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Turning CO2 into chalk and sand

New method could make carbon sequestration cheaper

11:01am, August 22, 2008

Removing carbon dioxide from smokestacks and storing it permanently is one of the possible solutions to global warming, but remains expensive to do. A new technique could make carbon sequestration economical on a large scale, while producing useful materials on the side.

Dirk Van Essendelft, a chemical engineer at PennsylvaniaStateUniversity in University Park, described the method on August 19 in Philadelphia during a meeting of the American Chemical Society. He proposed a new way to mix CO2 with a type of mineral called serpentine, producing sand and another common mineral similar to chalk.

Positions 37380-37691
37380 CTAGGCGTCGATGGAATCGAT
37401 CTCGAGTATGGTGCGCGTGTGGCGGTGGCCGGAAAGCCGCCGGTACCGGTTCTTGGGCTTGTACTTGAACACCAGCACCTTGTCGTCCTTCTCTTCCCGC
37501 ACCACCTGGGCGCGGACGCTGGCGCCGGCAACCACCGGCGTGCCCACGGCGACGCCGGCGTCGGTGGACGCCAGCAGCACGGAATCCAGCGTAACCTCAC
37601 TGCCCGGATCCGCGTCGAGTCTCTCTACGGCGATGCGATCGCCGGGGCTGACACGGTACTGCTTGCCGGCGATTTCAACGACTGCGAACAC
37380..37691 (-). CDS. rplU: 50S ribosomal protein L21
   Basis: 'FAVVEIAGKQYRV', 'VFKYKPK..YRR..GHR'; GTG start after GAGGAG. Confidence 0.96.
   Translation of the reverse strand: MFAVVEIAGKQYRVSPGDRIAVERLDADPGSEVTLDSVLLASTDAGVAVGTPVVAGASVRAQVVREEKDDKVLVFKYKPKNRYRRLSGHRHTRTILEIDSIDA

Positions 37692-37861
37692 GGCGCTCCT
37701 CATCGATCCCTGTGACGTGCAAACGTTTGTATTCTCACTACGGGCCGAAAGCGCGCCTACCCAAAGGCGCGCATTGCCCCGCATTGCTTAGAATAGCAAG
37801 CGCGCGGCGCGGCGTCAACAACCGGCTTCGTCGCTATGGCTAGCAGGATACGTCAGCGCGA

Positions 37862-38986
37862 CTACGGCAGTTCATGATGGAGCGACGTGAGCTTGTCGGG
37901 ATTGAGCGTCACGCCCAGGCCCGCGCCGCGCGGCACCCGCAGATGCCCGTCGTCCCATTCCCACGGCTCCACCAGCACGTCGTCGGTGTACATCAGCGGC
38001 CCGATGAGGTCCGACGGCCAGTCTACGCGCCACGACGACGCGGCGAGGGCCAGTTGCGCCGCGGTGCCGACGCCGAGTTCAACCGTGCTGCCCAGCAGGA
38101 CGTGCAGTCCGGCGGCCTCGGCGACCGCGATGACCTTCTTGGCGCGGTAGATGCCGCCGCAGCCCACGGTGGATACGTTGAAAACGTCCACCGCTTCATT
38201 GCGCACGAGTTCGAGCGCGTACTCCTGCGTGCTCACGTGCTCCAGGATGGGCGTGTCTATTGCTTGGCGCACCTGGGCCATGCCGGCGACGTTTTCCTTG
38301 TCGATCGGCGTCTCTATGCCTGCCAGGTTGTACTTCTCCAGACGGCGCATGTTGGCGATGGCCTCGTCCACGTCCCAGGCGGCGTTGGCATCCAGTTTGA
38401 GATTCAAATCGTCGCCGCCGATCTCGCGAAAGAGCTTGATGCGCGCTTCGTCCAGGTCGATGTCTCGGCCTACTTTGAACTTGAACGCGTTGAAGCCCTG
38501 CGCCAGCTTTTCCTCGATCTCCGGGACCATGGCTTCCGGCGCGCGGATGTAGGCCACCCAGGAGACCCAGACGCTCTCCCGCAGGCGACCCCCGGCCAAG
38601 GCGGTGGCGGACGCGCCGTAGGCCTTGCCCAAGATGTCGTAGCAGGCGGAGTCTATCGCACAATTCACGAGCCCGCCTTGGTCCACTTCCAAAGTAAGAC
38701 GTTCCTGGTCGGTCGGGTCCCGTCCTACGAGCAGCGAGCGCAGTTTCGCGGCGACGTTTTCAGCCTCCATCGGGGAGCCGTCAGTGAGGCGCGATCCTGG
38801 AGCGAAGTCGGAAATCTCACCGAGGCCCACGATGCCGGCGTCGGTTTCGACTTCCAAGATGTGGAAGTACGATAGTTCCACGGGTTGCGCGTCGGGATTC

Capturing the CO2 from smokestacks requires energy. Van Essendelft said that, according to his calculations, a power plant that captures its emissions for storage into serpentine would suffer only a 10 percent loss of energy. If the technique can be applied on a large scale, storing carbon in minerals would become competitive with other proposals for c

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